Salton Sea Lithium Deposits Could Support 375 Million Electric Vehicles
The Salton Sea likely contains 18 million metric tons of lithium carbonate, according to a new report from the Lawrence Berkeley National Laboratory funded by the U.S. Department of Energy. Lithium is a key component in batteries for electric vehicles (EVs), and that quantity could support battery production for 375 million EVs, according to the report. The study also assessed environmental impacts of lithium extraction, including water use, air emissions, and solid waste.
Lithium is extracted from geothermal brine, which is pumped out of the ground during the process of producing geothermal energy. The United States has limited capabilities to extract, refine, and produce lithium, and almost all U.S. lithium supply must be imported. The global supply of lithium currently comes from Argentina, Chile, China and Australia.
California’s lithium deposits are seen as critical for both helping the U.S. become a global lithium producer and in developing an in-state supply chain for the state’s move to zero-emission vehicles. California lithium production is still in its early stages, however, as lithium producers must first overcome technological challenges in both expanding geothermal energy production and in lithium extraction in order to exploit this resource. (For background, see All New Cars Sold in California Must be ZEVs by 2035 and see California Taxes Lithium, a Key Component in EV Batteries.)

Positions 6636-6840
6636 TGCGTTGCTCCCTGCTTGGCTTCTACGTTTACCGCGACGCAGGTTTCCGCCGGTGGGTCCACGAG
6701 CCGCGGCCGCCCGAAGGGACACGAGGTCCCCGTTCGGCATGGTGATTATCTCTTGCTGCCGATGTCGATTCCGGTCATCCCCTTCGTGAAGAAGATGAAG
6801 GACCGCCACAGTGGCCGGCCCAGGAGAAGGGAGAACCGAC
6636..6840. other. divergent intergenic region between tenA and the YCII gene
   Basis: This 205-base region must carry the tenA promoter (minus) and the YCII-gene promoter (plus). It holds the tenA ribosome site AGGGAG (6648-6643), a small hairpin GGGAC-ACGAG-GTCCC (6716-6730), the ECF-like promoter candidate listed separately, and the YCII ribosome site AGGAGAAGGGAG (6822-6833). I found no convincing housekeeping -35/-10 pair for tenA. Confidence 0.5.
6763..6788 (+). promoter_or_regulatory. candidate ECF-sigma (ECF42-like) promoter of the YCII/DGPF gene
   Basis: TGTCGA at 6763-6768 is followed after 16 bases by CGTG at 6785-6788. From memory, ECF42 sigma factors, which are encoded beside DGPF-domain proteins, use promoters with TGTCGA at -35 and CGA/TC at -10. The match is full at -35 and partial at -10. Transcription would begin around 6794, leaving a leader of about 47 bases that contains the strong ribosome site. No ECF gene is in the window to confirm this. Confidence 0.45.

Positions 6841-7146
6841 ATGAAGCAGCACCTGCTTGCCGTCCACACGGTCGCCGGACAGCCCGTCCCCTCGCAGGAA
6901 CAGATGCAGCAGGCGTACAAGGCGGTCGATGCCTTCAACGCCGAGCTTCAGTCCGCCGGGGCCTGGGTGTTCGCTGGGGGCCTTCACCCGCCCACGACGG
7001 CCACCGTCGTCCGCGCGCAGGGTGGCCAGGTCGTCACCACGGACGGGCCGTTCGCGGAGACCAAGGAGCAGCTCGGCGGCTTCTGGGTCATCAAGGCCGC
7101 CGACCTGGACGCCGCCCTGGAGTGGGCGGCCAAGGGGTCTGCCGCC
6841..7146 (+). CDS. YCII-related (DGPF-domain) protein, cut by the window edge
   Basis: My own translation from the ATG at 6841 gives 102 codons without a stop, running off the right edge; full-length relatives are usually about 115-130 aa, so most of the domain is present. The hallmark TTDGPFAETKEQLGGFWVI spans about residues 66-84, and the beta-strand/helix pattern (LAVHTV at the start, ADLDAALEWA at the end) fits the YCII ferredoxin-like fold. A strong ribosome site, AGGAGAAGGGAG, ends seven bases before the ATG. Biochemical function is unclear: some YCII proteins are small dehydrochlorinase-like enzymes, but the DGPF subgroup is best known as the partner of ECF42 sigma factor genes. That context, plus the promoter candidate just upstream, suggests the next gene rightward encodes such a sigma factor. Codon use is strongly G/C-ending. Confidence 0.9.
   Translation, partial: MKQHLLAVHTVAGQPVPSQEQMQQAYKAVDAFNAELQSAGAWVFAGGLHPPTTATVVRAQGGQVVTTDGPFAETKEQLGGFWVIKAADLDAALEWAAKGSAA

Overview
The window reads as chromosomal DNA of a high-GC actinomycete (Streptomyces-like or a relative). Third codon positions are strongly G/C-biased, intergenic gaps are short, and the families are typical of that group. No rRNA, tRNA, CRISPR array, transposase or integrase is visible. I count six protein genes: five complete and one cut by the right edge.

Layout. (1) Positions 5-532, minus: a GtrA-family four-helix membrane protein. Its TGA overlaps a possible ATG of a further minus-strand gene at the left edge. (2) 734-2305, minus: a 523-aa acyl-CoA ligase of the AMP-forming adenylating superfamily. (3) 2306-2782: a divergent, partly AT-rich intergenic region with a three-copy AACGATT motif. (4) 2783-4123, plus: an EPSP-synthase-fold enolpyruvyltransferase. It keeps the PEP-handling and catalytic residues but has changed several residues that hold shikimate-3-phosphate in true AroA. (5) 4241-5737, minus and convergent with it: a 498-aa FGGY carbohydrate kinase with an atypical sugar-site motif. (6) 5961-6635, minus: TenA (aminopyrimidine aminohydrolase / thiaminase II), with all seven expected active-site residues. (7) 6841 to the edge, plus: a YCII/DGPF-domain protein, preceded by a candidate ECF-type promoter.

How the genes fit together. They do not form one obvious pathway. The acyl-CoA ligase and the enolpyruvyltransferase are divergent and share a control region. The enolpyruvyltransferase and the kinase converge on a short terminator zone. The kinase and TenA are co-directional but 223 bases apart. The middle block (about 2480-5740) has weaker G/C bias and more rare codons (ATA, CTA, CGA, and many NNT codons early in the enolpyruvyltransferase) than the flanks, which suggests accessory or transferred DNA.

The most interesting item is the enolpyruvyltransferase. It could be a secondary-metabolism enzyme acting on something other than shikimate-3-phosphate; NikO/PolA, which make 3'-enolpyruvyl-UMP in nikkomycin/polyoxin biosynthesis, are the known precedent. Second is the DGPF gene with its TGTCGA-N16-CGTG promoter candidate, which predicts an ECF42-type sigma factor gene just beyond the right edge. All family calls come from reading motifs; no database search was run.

In 2022, a Blue Ribbon Commission on Lithium Extraction in California reported that the Salton Sea area is believed to have the highest concentration of lithium contained in geothermal brines in the world. The report offered recommendations aimed at expanding geothermal energy and lithium extraction from geothermal brines in the region.
According to the Department of Energy, the Salton Sea Known Geothermal Resource Area (KGRA) has approximately 400 megawatts (MW) of geothermal electricity-generation capacity installed and is estimated to have the potential for up to 2,950 MW. This expansion of geothermal electricity production would bring increased production of the region’s available lithium resources.
California recently increased funding tax exclusions for alternative energy projects under the California Alternative Energy and Advanced Transportation Financing Authority (CAEATFA) in what was seen as an effort to assist in the exploration and extraction of California’s lithium deposits. (see California Provides Tax Break Aimed at Aiding Lithium Developers).